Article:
local importance. We have i W“ '{

covered two Edinburgh 5

Festivals. two Mayfests, the n '- ~l

Commonwealth Arts ..- -”“ Festival.the . . . .i ._- we“! The List first appeared in Commonwealth Games. ; Here’s to the nexttifty October 1985— fifty issues Doing this over the pastfifty 3 issues- the Glasgow ago. Our aim wasto cover issues has afforded ! Garden Festival 1988, and give voice and everyone who works onthe i Glasgow City ofCullure prominence tothe massive magazine enormous 3 1990, Edinburgh's Gold of amount of artistic, political pleasure —we hope it has the Pharoahs exhibition and cultural activity in the given the same to readers. 1988- and beyond.

information,confirming our ; betiefthatthe cultural life l of these two cities is vibrant

and of national as wellas ' '

two cities andto providea ; ‘T comprehensive, . ' \ independentand clear : -_x~ -‘ listingsservice to readers. , “hm . Everytortnightsincewe ‘\ '~._

have been inundated with ‘3


Robert Dawson Scott celebrates fifty glorious years.

So THE LIST has reached fifty already; it hardly seems possible. Looking back I am remindedthat HDS wasn't around forthe first few issues. It wasn't until the early years of the forties that the then editorWilliam Hees-Mogg decided that on balance he should probably recent on his earlier championing of the Axis cause. He borrowed the name of Robert Duane Stevenson for his column. neglected younger brother of the more famous

HLS and in his time editor of an

undergound Edinburgh pamphlet called Initials. Perhaps Initial would have been more apt as only one issue was ever produced.

This seemed to set the tone for succeeding columnists. When Jim Haynes, founder of the Traverse, finally left Edinburgh in 1964 the 808 of the day wrote, ‘It is my profound belief that the moral cess-pits and dens of fornication in the so-called capital of England towards which this blasphemer and degenerate, this promoter of the international homosexual conspiracy, this anti-Christ has now directed his diabolic steps are a more fitting repository for his deranged ambitions than this Athens of the north, city of Knox and shortbread.‘ It seemed very fair atthe time. Another, remarking on the early popularity of Billy Connolly remarked ‘This man should forget the funnies and stick to the singing. He will go far’. Again, not entirely wrong. The

INSIDE 2 GUEST LIST Sllth Issue (iucst List Specun. FILM SPECIAL 4 & 5 THE "'"WWBLES GLASGDWAM) EDINBURGH Alan Hunter reportson Sean (‘onnerv'slatest blockbuster. | 5 8‘ 7 3 26 I 42 AUTUMN SEASON l i KIDS Sneak preview ofthis : , , . . autumn's humper cropof 1 Local sporting highlights. ; Ihc young people 5 listing films. 3 a 9 I 27 43 MUSIC BACKLIST , (‘Iassical 27'. Folk 28: : Your chance towin free 1:11.130; Rock3l _ . film tickets and much 3 Reviews and new titles. more PIL’S video and i film book reviews. i . . _ NIGHTLIFE 11 l ( omprehensive gallery I) _ . l l k y ‘de. ancing til i TL‘L ar '. FILM 1“"

Edinburgh and (ilasgow


cinema listings 20 I . . Publisher Robin Hodge. Editors Nigel Billcn. Sarah Hemming. Associate This fortnight on the small ! Ednoeran Hum”. “ICC” Design Simon listerson. 21 i Advertising 5. Circulation I Robin Hodge. Steve TH McCullough. Sheila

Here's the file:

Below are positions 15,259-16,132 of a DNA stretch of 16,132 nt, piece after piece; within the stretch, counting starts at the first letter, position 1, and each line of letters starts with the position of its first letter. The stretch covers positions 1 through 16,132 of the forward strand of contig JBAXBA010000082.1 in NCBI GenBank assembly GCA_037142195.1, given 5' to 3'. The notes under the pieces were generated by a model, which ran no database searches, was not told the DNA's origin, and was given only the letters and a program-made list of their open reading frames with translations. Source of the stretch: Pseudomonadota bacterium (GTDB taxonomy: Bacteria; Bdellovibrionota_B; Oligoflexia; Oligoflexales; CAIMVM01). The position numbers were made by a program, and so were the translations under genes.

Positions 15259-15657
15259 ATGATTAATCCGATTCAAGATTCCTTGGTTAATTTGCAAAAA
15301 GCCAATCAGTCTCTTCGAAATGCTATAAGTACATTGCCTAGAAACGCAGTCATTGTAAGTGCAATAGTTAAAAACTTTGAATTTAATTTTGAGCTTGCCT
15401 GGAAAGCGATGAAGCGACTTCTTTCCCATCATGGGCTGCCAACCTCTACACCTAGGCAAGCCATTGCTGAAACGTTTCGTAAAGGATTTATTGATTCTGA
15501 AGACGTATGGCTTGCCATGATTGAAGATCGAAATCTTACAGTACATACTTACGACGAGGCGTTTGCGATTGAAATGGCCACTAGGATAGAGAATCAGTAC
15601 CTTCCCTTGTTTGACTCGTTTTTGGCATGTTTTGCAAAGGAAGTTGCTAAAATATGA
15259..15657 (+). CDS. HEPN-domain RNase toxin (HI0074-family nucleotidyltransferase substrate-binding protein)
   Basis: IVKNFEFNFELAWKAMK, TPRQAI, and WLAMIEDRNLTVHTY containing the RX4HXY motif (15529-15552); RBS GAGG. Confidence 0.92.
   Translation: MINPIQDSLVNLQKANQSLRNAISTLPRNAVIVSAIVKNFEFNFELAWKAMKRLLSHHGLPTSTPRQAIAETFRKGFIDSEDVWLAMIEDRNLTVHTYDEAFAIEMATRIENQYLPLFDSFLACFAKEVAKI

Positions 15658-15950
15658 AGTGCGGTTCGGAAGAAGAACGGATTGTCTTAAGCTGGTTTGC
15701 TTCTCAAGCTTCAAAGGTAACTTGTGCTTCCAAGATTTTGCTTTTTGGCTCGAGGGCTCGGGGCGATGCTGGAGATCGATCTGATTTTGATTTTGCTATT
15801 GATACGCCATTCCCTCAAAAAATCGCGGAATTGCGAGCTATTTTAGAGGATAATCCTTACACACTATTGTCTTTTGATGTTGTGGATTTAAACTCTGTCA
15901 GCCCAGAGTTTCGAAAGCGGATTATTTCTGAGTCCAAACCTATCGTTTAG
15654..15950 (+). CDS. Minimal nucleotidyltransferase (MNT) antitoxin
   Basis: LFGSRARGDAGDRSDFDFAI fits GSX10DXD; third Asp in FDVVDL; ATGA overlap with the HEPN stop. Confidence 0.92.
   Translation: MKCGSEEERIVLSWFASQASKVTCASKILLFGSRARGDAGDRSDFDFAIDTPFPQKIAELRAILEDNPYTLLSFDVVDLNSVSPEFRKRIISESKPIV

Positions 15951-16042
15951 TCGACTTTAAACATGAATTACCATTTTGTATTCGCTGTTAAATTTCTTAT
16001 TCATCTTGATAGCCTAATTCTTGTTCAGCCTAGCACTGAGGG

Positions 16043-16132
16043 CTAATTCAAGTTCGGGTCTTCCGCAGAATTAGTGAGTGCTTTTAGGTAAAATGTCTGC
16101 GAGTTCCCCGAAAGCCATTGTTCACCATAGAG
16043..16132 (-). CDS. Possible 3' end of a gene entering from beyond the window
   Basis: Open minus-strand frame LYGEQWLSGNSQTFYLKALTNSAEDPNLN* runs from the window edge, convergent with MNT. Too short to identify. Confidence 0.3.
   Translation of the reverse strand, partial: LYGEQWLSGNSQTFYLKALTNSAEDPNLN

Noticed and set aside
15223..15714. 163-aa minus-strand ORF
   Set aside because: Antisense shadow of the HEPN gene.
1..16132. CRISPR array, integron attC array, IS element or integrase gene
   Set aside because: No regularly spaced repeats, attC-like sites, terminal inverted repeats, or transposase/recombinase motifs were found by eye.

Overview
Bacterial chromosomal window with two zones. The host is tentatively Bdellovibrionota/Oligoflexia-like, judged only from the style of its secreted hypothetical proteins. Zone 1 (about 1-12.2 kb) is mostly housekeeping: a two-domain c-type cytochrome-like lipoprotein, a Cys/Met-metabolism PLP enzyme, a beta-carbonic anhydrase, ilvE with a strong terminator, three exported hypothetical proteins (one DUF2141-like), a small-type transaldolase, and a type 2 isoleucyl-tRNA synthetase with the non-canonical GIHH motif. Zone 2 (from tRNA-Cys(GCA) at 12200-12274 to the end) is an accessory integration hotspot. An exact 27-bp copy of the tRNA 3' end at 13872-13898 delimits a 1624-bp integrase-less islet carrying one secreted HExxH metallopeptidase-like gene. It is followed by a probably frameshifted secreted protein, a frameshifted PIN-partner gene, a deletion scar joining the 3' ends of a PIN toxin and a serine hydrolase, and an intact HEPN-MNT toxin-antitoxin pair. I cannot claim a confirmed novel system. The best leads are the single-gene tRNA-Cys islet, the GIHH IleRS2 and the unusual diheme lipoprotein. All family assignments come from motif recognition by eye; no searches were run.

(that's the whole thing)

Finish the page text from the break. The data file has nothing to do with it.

(‘ompletc theatre listings plus previews and reviews.


Cultural. educational and politicalevcnts -- the Open List.

same columnist—to spare'the blushes of his wile who survives him, he shall remain nameless was simply confused when he argued in favour of devolution in 1979 on the grounds that it was hightime someone undid the harm done by the maverick Darwin. Not that the magazine itself was infallible. 0n the rock scene for example my one big regret is that we never did manage to feature the Bay City Rollers; being fortnightly there just wasn’t the time. By contrast there was the all red cover during the U08 work-in in 1971/2. Not, as many supposed, an expression of solidarity with the workers; what actually happened was that an apprentice at the printers pushed the wrong button. Every cloud has a silver lining, though, or in this case a red one; the cover went some way towrds making up up for the fact that all the listings of meetings and benefits associated with that great struggle were inexplicably held over

Maclean. Accounts (ieorgette Renwick. Richard (iray. Typesetting Jo Kennedy and I lewer 'l‘exi. Production Editor 25 Paul Keir. Production Assistants Andrew Young. Sheila Macl.ean. Art Alice Bain. Books Alan Taylor. Classical Music ('arol Main. Dance Alice Bain. Film Allan Hunter. 'I‘revor

Johnston. Folk/Jazz Norman Chalmers. Food Rosemary ( ioring. Kids Sally Kinnes. Nightlife (Edinburgh) Stuart Raiker. Nightlife (Glasgow)

(iOTLItllI Neil. Dpen Ness

Raison.RDCHEdinburgh) Alastair Mahhott. Rock (Glasgowllohn Williamson. Listen! Alastair Mahhott. John Williamson. Sport Kenny .\Iathieson. Theatre Sarah llernming. Camera Iidinhurgli Make-up Services. COVBT Sean Connery in The ('nlour'liub/es Cover

Design I’aul Keir.

until the work-in was over.

Even earlier than that were the exclusive pictures of the liberation of the Stone of Scone which found their way into the hands ofthe editor. I can reveal after all these years the deal

those villains struck with us to prevent publication ofthe photos. Contrary to populartradition it is not a facsimile of the Declaration of Arbroath which is hidden in the rods holding the stone together but 3 rolled up copy of The List. Nice to know we are part of posterity.

Generally, though, the magazine has always been associated with things to go and see rather than the great swathes of history. That‘s why when Ally McLeod’s tartan army headed for Argentina in 1978 we went too and provided a complete listing of downtown Buenos Aires nightlife for the fans. In Spanish. lcouldn't honestly say it was a profitable venture but we all learnt a lot. A lot of Spanish anyway.

The List 18 Sept— 1 ()ct1